I’m going to take a break from marketing and talk about something sort of personal – specifically, why I believe that a lot of advice about “Goal Setting” is incorrect. If you’re not interested in my thoughts on goal setting, personal growth, etc., this is a blog post you’ll want to skip.
What Is Goal Setting?
A lot of people – from business development consultants to self-help book authors to every motivational speaker – talk about the importance of “setting big goals.” They say we must make a list of the specific things we want to accomplish, post that list in a place where we’ll see it every day, and then read each goal out loud. This practice, they claim, will help us accomplish great things.
To which I can only say, “meh.”
While it’s true that this practice has worked for a lot of people, I believe it’s primarily a mental trick. A good trick to be sure, but still just a trick. This “big goal setting” trick works because:
- Humans crave structure
- We struggle if we don’t have that structure guiding our day
- “Goal setting” creates daily structure
For example, I might ask myself “Should I eat a cheeseburger or a salad?” If one of my big goals is to lose weight, and if I remind myself of that goal daily, I’ll (hopefully) make the right choice.
But goal setting isn’t really about goals or outcomes at all…it’s about helping ourselves make the right choices and take the right actions on a daily basis. That’s the great lie – setting big goals isn’t about accomplishing anything. It’s about giving our day some sort of structure.
Why Big Goals Are Bad
Lying is bad, but lying to ourselves is the worst. If we set big goals for ourselves like “Become CEO” or “Become a Hollywood Star,” we trick ourselves into thinking that these are the things we really want. Before long, we convince ourselves that we need these things to be happy. If we come up short – and let’s face it, most big goals will never be accomplished – we feel as if we’ve failed. We feel as if someone or something has died, and that our ultimate happiness in life is somehow diminished.
These feelings of failure and loss inevitably lead to either a) depression or b) a new lie we tell ourselves, something along the lines of “I didn’t really want to be CEO anyways”…and that’s the problem with big goals. They’re a lie we tell ourselves that – at best – will only lead to more lying. At worst, they’ll cause us to accept failing at things that never should have been goals in the first place.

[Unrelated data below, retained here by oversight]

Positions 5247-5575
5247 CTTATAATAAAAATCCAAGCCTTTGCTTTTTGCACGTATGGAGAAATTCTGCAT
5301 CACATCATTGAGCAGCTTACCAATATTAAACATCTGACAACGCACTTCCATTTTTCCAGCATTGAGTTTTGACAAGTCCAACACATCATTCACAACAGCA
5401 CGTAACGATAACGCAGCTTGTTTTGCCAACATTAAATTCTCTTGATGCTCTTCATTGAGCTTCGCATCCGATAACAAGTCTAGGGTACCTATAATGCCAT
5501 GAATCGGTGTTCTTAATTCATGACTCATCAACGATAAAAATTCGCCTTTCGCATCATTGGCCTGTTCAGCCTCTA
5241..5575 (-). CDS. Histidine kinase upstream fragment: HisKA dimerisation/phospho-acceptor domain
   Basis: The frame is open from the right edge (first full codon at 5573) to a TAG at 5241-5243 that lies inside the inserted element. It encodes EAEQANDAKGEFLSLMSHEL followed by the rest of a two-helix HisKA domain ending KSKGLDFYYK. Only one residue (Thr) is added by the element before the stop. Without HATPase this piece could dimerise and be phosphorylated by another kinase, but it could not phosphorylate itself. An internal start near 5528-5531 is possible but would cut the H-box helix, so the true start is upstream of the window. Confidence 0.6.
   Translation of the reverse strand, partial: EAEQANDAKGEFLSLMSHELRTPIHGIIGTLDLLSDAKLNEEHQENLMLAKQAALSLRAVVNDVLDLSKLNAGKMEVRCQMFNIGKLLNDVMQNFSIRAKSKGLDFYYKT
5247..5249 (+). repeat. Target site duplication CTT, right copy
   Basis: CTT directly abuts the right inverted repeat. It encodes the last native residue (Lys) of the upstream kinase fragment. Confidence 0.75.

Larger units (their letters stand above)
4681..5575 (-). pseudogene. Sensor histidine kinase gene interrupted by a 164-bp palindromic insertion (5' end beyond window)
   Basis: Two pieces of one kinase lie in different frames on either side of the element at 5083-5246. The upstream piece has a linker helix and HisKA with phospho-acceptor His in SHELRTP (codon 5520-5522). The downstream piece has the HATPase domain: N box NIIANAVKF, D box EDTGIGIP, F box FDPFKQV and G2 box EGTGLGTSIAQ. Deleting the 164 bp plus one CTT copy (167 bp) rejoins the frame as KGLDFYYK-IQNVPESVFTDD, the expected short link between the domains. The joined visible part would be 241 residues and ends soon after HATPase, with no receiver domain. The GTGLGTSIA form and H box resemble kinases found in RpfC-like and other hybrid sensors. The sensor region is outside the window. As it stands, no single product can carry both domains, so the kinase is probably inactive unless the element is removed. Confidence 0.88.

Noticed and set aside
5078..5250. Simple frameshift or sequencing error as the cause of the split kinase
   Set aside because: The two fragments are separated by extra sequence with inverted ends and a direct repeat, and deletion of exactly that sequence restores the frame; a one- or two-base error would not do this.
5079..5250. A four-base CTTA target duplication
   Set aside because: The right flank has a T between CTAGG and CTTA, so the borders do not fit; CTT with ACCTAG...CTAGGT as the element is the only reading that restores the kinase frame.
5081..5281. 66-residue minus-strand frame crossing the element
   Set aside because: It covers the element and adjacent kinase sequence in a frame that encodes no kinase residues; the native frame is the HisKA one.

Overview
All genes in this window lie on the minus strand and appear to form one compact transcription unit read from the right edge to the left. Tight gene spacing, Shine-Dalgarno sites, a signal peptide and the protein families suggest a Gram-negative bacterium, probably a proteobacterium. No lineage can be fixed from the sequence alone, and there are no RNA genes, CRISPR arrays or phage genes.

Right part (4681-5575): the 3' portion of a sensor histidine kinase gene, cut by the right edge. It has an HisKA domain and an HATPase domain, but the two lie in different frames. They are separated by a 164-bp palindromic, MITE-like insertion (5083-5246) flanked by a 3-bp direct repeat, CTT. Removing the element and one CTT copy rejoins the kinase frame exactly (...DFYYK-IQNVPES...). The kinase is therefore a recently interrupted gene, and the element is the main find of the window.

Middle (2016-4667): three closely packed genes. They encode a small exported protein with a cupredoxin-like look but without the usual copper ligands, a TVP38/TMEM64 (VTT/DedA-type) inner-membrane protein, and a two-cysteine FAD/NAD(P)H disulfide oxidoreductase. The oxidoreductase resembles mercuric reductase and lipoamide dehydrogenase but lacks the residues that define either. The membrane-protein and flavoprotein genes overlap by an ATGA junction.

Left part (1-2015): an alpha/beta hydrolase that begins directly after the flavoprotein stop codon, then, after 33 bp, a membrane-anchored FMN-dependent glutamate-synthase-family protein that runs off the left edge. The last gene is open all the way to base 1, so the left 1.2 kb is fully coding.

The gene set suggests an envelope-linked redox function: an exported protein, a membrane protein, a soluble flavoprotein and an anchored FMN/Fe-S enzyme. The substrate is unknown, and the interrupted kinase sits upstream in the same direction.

Why Not A Process Instead?
If you accept my argument that “goal setting” isn’t really about the goals or the outcomes so much as it is about giving ourselves structure, you may conclude that goal setting is a waste of time. That’s pretty much my feeling…I believe that setting big goals is a distraction. We don’t need goals – we need structure!
I use a daily process to create structure in my life, and it looks a heck of a lot like a to-do list:
- Be the best husband and father I can be (daily)
- Challenge myself (daily)
- Learn and try new things (daily)
- Help the people in my life grow (daily)
- Try and do everything at a high level (daily)
These daily to-dos guide my decision making. While I have goals too (business goals for the year, things I want to accomplish personally in a specific amount of time), I do not have some concocted list of “big goals” that I maniacally recant daily. I’ve got a process instead.
Goal Setting Isn’t The Point
Summing up, I don’t believe we need “big goals.” Writing “I want to be President of the United States” (or whatever) on my bathroom mirror isn’t going to make me the President. At best, it will help me focus. At worst, it will make me feel like I’m failing, and cause me to question my motivations and my path.
Instead, I believe that we need to:
- Understand what makes us happy and what makes us productive
- Create a short and simple daily to-do list that will lead to a positive outcome if followed closely
The beauty of this approach is that it will inevitably lead to good outcomes. If I can complete my to-do list every day, I’ll have a great life…and that’s the only big goal that matters.